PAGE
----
Boing Boing 

How To: Make a cloud chamber

David Ng has a great guide to building your very own sub-atomic-particle-spotting device.

Fun family science project — electric lighting from trash

The Joule Thief is a way of producing enough electricity to run small, but useful, electric lights using cast-off trash like pop-can tabs and "dead" batteries. It's especially handy in the Himalayas, writes inventor and Google Science Fair judge T.H. Culhane. There, electricity is a precious resource. But the components needed to build a Joule Thief are abundant, thanks to climbers and tourists who leave behind all sorts of surprisingly useful litter.

Last week, Culhane joined a G+ hangout sponsored by National Geographic and Girlstart to talk about the value in things we throw away and walk viewers through the construction of their very own Joule Thief. You can watched the video of the event, or read the instructions for building a Joule Thief at Culhane's blog.

The fact that the Joule thief allows one to run a 3V LED from a 1.5 or 1.2 Volt battery would itself be astounding, because it means you only need half the number of batteries to get the same light.

Some of you are thinking "wait, maybe it enables you to use a single 1.5 volt battery to light a 3V LED instead of the usual two, but doesn't it just make that battery last half as long? Great question, but the answer is that the Joule Thief, which works by building up and collapsing a magnetic field around the torus (which acts as an electromagnetic inductor) actually is more efficient than using a battery directly because it PULSES the energy to the LED. You see the lightbulb shining brightly, but in fact it is turning on and off very rapidly as the magnetic field of the inductor builds up and discharges again and again. That means that though the light appears to be on all the time it is actually turning on and off and saving energy because it isn't on all the time.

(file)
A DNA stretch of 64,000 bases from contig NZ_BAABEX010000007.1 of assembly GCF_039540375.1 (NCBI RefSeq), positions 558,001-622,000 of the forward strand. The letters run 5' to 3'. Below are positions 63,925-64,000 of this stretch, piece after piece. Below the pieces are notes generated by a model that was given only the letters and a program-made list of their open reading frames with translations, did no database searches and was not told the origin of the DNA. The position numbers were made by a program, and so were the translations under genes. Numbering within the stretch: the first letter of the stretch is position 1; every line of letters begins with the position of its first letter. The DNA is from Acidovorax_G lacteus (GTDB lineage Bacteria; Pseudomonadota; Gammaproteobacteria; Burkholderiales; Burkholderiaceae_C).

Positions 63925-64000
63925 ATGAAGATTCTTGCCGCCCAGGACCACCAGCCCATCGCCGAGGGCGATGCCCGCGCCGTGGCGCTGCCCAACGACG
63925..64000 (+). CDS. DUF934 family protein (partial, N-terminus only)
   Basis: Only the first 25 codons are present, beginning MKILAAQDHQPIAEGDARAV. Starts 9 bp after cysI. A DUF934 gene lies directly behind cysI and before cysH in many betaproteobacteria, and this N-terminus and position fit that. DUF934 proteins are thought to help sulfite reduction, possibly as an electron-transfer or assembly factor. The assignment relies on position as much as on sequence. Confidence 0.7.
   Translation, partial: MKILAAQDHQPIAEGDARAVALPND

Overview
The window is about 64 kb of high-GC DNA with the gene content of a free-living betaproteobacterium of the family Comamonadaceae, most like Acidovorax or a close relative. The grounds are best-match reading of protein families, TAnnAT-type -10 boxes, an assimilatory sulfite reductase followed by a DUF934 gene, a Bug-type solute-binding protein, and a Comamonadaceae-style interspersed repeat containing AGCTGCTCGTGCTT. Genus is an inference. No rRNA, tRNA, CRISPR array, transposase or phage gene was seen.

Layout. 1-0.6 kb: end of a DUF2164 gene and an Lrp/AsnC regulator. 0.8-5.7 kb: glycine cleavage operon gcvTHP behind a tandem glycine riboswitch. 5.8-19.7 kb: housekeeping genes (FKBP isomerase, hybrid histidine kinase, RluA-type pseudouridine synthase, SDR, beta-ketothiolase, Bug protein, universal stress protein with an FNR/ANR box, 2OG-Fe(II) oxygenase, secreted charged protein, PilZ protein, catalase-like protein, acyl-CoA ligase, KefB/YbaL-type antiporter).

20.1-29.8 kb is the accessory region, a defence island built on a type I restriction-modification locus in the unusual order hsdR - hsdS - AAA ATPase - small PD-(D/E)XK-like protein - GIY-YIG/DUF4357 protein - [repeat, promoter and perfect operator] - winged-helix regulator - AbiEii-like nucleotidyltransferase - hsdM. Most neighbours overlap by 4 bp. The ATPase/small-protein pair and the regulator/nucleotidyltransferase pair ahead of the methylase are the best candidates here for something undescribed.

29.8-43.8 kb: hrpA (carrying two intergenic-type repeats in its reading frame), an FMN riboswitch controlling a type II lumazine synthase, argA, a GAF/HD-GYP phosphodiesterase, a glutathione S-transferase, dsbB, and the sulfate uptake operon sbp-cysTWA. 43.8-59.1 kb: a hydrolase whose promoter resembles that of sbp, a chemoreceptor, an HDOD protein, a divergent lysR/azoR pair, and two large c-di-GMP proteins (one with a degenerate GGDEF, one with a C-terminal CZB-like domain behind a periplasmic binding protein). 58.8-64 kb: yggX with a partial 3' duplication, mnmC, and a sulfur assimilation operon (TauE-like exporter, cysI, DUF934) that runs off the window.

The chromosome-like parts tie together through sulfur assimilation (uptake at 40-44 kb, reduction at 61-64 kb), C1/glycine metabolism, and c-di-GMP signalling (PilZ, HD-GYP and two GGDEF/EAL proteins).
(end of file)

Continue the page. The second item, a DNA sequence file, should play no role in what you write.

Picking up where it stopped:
It turns out that the Joule Thief enables the battery to keep supplying electrons to the light long after the battery is normally considered DEAD. So the battery actually lasts much much longer than a normal battery. I've observed "dead" batteries working down to about 0.5 Volts. Normally a 1.5 V battery is considered dead when it reaches 1.0 volts. But the Joule Thief can "steal" the remaining energy much below that. And that got me thinking -- could I use other sources of between 0.5 and 1.0 Volts to run a 3V LED?

T.H. Culhane's post on The Joule Thief (includes instructions for making a Joule Thief with batteries and alternative electricity sources)

Watch the video at National Geographic Newswatch

Growing mushrooms on old catalogs

I cleaned out the attic recently, throwing away several of my husband's old chemistry and jewelry making catalogs. Which reminded me of this video sent to by Bill Beatty, in which he talks about how you could use catalogs like that as a medium for growing oyster mushrooms (aka, one of the yummy mushrooms).

Bill includes a set of instructions for this on his website, but he admits, this is somewhat theoretical as he hasn't pulled it off himself, yet. What about you? Have any of you grown mushrooms on catalogs or other unique medium? What do you think of Bill's proposed system?


Old phone book or catalog (thick one)
small trash bags ("tall kitchen can bags")
Large 6qt boiling pot
Distilled water ($1 gallon jug from a drug store)
1 Tbs Baking soda
one pound of very fresh large oyster mushrooms


First need to somehow sterilize (pasteurize) your old catalog. I'll try baking mine for two or three hours at 300F on a foil-covered cookie sheet. Then I'll boil a couple of quarts of distilled water in my biggest pasta pot, add a teaspoon of baking soda, then dunk the catalog and let it soak and swell up. (Use less soda? How much water to swell up a catalog without saturating it?)

Add mushrooms to cooled catalog: I'll try slicing the mushrooms very thin, then adding slices to many places in the catalog. If that doesn't work, maybe I'll blender the mushrooms in cold distilled water and use it instead. Conventional instructions have you first make some mushroom+grain material in jars, then days later you mix this "spawn" into the damp chopped straw.

Grow: I'll store the swollen catalog in a white plastic garbage bag. Push the catalog sides so the damp paper opens up a lot. Probably we want lots of air gaps, and not a solid wet log? Tie it off, then poke ten or twenty holes in the bag with a pencil or nail.

Grow: Store it out of the way in a closet for one and a half to two weeks. See if the white mushroom stuff completely takes over the paper. Perhaps it will take longer, since paper catalog is denser than chopped straw. Fuzzy white = good. Colorful or dark is mold=bad.

Trigger mushroom growth: put the bag overnight in your refrigerator. Then store it in an undisturbed spot in basement or washroom. Freakin huge edible mushrooms push out of those nail holes.

Video Link